kaleidescope - We may be getting near the point where even tying it to al-Zarqawi may not be helpful to Bush. The "flypaper" theory is, to put it mildly, not working out so well.

-- Rick Robinson

Tying it to al-Zarqawi just invites more stories about how the military wanted to get al-Zarqawi but the Bushies were afraid it would undermine their rationale for going to war.

Perhaps they are also justifiably worried that calling a new terror alert won't do anything for them. They seem to be running out of ideas.

BTW, there was a somewhat humorous story in the SF Chronicle a day or so ago about an upcoming "tour" of Iraq by a bunch of conservative talk-show hosts. They were going to uncover the "real" story that the "liberal" MSM has not been covering. The local angle was that a local banshee named Melanie Morgan is going on the tour. She was quoted as saying that she hoped to elude her military minders and get out and "talk with the people."

My partner and I were talking last night while driving in the City about how these days every motorist and pedestrian seems to be living on his or her own private planet. Melanie Morgan proves that it is true of talk-show hosts as well. I look forward to hearing their reports.

When will we know if Bush has gotten a bounce in the polls from this? I will still be surprised if he does.

But I learned more than a few years ago that I am not in the mainstream. Too much of that dangerous liberal education, I suppose, the kind where you learn how to make up your own mind about things!

Mimikatz - is it excessively evil of me to think what would happen to Melanie Morgan if she did indeed elude her babysitters and "talk with the people?"

For that matter, does she speak Arabic? Does she expect a translator to share her adventure? Or does she assume that "the people" worth talking to in Baghdad know English?

Meanwhile, a post over at TPM Cafe shows that the Heritage Foundation crowd is still blathering about "state sponsors." I wish they'd go back to their alternate universe and stay there.

-- Rick Robinson

re any Bush bounce, we'll see tuesday... the gallup poll will be out and rasmussen's tracking poll (Today approve 51 disapprove 48 + 3) will have gathered post-bombing data.

Bush's post-9/11 "strength" on the issue of terrorism is very dependent upon emotions leftover from the rally-around the leader effect immediately after 9/11.

Remember that in politics, emotions very often triumph over logic.

Those facts, logic, and just quantitative data that doesn't match up with the Dubya & Cronies rhetoric take a LONG time to sink in and overcome the emotions.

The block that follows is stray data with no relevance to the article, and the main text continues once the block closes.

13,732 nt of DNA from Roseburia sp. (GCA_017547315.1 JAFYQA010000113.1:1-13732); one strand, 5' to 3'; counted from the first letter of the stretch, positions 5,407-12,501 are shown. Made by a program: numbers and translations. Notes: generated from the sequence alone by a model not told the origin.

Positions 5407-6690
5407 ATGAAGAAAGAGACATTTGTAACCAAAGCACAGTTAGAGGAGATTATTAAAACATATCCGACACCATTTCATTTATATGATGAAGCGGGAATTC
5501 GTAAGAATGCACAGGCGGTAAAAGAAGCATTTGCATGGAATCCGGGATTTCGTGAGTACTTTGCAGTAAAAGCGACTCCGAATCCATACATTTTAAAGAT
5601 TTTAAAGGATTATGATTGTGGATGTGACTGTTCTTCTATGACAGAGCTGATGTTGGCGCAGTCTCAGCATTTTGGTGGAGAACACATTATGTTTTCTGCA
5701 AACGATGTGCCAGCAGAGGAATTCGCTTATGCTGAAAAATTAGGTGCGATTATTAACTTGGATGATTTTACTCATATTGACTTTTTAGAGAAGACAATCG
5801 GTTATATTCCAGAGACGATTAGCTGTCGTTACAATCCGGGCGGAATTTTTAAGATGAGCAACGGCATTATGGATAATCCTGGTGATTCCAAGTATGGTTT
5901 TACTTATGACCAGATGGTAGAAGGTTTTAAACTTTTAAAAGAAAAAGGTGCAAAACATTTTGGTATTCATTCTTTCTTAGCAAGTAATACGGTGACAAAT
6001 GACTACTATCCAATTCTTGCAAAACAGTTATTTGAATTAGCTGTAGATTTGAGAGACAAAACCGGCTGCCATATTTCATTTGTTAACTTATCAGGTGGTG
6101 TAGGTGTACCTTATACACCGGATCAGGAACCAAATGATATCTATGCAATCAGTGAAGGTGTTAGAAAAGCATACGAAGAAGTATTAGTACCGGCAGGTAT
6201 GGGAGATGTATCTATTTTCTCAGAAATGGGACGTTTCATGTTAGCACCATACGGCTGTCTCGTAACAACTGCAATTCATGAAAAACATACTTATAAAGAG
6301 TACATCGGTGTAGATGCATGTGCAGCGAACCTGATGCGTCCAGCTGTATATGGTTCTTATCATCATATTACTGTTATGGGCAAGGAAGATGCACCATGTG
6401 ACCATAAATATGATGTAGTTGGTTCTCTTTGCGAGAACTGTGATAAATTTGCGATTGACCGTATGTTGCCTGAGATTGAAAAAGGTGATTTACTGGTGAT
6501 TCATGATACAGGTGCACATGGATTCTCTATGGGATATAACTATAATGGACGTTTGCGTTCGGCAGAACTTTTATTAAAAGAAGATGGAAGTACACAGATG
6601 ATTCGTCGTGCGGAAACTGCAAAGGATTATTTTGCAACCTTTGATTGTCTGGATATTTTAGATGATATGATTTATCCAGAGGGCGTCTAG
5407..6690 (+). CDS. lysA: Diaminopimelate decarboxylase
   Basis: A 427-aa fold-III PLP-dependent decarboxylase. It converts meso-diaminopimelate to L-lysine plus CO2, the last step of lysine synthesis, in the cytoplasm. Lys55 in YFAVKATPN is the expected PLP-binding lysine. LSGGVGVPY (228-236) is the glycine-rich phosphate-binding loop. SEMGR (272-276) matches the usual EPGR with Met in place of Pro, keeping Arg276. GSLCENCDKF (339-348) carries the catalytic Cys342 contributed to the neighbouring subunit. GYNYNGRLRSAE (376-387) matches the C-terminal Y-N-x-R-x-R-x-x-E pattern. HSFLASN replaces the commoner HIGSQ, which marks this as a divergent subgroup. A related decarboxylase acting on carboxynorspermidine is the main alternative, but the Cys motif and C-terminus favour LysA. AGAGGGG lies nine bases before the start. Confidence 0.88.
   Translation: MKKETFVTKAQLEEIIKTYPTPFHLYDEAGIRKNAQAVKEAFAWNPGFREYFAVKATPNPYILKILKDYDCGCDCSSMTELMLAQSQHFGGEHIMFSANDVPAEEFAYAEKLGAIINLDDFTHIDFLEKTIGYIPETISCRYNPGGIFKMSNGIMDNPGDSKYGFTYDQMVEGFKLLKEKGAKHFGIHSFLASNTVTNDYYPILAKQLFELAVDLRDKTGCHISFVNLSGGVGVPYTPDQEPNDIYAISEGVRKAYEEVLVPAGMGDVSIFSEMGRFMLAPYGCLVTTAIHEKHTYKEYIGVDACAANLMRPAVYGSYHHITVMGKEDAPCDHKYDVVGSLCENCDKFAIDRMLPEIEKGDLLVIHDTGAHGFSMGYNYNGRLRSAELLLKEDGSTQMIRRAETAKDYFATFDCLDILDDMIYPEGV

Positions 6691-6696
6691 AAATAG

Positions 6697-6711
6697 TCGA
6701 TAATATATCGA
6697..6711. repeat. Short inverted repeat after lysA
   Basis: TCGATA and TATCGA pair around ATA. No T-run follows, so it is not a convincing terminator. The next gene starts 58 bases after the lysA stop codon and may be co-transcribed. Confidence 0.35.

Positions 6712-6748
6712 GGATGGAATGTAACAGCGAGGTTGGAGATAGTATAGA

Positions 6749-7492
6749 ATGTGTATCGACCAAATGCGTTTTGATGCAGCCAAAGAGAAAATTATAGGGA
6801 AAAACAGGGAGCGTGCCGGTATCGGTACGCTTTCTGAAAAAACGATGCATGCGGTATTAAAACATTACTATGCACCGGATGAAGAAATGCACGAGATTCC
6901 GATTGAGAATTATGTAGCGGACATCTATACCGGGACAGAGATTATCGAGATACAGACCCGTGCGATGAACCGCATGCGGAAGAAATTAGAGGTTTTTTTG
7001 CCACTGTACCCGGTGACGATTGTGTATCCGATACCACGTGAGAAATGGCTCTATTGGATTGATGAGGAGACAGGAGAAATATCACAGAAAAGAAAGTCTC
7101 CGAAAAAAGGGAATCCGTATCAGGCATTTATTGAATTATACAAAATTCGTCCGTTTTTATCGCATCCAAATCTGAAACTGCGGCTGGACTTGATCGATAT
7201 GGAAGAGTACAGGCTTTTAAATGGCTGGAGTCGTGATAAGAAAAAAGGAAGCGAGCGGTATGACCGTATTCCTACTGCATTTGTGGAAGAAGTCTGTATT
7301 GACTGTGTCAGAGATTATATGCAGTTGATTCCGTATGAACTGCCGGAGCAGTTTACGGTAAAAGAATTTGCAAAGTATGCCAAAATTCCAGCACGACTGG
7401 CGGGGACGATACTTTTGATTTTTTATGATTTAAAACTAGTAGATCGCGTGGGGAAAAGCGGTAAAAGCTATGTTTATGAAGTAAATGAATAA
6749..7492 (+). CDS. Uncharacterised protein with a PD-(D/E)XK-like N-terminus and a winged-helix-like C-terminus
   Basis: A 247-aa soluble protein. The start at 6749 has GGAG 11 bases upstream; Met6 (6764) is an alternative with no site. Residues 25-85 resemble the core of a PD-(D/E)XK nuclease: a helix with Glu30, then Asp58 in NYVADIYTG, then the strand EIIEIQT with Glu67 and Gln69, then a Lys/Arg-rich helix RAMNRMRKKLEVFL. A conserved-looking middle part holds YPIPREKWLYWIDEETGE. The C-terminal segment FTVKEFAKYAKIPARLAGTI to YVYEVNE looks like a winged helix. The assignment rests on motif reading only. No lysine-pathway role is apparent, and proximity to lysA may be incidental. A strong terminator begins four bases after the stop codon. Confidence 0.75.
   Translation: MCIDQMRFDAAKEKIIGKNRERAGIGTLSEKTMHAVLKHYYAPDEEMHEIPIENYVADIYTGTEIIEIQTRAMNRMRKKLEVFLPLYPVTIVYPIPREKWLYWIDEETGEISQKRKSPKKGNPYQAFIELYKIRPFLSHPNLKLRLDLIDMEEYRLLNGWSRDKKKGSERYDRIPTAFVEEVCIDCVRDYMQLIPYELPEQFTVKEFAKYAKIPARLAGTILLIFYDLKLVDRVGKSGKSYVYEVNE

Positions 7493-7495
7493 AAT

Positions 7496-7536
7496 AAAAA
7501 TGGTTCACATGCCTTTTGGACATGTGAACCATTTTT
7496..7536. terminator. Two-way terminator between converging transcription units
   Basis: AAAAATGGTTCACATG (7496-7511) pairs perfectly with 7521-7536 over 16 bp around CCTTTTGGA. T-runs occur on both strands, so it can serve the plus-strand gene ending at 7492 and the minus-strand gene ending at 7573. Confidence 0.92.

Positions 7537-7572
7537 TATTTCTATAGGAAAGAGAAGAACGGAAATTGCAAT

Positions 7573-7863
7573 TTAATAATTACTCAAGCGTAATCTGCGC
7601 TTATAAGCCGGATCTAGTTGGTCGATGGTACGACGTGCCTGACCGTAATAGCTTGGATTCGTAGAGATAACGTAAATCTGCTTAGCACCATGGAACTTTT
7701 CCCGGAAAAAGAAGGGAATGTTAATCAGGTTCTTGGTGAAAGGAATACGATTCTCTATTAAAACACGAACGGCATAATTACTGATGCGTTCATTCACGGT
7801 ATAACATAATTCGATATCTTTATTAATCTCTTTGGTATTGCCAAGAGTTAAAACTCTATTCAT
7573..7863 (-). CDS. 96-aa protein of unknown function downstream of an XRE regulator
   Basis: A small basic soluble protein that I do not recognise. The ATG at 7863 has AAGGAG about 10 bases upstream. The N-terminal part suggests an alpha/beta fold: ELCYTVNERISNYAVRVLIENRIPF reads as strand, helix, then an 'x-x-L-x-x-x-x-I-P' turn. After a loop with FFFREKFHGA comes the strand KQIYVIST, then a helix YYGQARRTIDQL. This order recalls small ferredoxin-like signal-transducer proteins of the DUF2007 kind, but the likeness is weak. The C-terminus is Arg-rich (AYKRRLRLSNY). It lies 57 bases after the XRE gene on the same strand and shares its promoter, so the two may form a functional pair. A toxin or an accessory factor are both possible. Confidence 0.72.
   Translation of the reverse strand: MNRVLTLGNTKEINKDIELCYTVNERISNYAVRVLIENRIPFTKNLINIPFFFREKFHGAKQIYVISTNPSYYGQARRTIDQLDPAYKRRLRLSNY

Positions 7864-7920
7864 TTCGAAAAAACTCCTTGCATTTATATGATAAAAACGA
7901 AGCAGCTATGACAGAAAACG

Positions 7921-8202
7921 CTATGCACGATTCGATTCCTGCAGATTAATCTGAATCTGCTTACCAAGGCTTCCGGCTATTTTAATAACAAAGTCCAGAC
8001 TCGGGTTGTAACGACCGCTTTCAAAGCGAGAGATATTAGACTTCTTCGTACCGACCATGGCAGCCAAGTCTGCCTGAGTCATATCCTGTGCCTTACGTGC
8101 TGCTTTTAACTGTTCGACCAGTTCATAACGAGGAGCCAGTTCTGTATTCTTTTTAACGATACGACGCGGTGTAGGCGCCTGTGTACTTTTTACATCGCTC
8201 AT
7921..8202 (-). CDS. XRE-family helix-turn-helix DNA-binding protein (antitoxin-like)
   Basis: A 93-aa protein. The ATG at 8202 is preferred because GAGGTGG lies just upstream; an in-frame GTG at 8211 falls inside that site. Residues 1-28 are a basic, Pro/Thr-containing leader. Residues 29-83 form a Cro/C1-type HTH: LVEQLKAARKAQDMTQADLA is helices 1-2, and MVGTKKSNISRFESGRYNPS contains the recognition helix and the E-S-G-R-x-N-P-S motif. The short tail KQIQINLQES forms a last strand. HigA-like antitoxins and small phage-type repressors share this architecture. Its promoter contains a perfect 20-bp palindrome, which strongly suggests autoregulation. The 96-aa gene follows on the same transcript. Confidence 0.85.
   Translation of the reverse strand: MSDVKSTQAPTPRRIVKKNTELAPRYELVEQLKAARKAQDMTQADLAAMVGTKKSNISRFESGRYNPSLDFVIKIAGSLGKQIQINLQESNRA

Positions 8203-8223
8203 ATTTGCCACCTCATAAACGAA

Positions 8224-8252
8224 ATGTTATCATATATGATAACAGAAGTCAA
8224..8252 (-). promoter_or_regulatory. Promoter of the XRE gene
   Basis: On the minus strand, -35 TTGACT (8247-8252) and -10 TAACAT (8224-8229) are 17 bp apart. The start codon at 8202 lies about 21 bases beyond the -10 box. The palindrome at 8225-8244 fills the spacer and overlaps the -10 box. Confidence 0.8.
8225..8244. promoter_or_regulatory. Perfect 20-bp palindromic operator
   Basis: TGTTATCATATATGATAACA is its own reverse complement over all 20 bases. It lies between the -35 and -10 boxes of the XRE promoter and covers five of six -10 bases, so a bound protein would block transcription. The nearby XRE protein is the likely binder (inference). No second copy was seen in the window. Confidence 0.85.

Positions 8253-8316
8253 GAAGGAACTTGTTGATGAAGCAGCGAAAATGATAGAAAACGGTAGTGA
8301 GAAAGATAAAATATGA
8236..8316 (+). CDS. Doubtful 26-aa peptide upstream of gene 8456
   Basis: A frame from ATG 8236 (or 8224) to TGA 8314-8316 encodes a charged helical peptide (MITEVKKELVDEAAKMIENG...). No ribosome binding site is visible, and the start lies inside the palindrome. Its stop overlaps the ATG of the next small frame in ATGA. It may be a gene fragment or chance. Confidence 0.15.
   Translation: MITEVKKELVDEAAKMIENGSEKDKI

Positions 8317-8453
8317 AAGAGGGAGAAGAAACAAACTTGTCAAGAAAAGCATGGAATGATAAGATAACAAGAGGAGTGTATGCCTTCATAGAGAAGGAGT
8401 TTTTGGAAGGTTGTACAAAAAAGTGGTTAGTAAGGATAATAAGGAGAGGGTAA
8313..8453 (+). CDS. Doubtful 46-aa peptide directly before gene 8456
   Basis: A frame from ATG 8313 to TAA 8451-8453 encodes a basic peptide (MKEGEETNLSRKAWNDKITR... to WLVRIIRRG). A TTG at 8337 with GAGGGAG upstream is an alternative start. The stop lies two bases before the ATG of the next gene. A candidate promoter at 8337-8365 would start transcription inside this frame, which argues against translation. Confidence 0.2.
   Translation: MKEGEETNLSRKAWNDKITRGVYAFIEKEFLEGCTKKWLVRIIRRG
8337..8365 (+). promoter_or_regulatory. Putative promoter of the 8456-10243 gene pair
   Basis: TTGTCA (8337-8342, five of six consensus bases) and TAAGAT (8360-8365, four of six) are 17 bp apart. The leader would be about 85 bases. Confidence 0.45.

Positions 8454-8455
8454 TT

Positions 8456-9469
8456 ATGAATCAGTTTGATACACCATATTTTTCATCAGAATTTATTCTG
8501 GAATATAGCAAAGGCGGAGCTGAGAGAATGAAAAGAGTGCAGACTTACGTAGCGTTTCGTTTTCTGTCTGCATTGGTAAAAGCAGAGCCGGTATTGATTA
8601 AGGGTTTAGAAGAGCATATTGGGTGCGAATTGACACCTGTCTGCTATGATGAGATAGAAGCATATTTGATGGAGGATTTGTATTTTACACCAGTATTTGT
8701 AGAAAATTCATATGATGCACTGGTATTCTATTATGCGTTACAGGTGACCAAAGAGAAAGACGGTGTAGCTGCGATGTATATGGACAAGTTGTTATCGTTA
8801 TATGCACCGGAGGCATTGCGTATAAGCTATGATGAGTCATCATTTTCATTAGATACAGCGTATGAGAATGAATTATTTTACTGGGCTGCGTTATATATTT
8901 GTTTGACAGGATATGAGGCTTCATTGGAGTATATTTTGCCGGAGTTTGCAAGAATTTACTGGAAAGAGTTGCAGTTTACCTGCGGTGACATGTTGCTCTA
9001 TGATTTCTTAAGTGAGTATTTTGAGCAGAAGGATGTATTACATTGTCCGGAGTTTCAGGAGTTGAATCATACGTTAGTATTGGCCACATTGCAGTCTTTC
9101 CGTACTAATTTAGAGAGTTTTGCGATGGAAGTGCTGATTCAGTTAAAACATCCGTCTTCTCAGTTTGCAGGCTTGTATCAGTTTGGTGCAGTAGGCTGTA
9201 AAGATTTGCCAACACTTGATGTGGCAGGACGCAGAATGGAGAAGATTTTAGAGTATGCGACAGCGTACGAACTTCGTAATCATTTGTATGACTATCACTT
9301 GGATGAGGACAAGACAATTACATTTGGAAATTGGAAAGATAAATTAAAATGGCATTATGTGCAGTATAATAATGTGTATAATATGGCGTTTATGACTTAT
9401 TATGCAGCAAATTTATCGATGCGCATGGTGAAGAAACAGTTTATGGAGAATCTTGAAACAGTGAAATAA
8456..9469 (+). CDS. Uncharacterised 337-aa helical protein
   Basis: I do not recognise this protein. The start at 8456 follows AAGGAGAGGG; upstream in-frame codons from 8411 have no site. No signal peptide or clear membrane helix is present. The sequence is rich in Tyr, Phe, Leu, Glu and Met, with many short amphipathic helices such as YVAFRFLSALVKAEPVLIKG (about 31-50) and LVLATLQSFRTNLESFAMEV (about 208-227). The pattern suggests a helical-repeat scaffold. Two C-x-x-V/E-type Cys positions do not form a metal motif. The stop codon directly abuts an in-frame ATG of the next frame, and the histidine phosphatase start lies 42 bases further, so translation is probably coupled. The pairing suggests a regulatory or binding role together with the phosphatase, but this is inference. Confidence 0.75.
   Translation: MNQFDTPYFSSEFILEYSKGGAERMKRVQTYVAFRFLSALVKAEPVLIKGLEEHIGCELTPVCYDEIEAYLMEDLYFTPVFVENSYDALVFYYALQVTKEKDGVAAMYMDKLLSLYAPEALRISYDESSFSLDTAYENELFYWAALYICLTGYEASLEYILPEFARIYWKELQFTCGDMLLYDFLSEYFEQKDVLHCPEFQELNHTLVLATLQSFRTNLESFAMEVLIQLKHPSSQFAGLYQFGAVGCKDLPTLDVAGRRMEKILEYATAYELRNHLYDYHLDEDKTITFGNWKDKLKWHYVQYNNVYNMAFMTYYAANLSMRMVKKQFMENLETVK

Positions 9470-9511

We started seeing it a month or two ago. This is a reprieve, but when the news coverage is less-London-centric again, the approvals will dip down again.

Also, it'd be interesting to see if those who went from unsure to approval or from disapproval to approval are of the "somewhat approve" variety.

I don't think most media polls use a scale (strongly approve, somewhat approve, somewhat disapprove, and strongly disapprove), but internal polls would use some kind of scale.

Do people say they approve just because that's what they feel they should say... or is it how they truly feel? You can't just ask that straight out as a poll question, but through a series of questions or focus groups, you could probably gauge what the thinking is there.

I don't think most media polls use a scale (strongly approve, somewhat approve, somewhat disapprove, and strongly disapprove), but internal polls would use some kind of scale.

WaPo does, as does Rasmussen:

Job Approval 7/9/05

Approve Strongly 28
Approve Somewhat 23
Disapprove Somewhat 13
Disapprove Strongly 35

Newsie, I think it's safe to say that there are many, many different definitions of "approval" that the public uses when saying yes or no to that question in a poll.

And I'd be surprised if there was no bump for Bush. People feel the need to go along and not question so much when under stress. But like the GOP guy quoted up top, it should evaporate.

Thanks, DemFromCT. Those numbers just aren't typically reported.

The approve somewhat and disapprove strongly are the ones that really jump out at me.

Those approve somewhats are the ones we have to go after. Those in approve strongly are hopeless.

Gallup poll shows serious troubles.

Bush's approvals went up a bit - at 49 to 48 disapprove, but his Iraq War numbers have taken a significant hit.

Now only 40% of the public think the Iraq War made us more safe, versus 54% who think it made us less safe. This in particular represents a big swing. The numbers in the previous poll were 44% who thought it made the US safer and 39% who think it did not.

Only 44% think the war was right, versus 54% who think it was wrong.

Link, Scroll Down in the story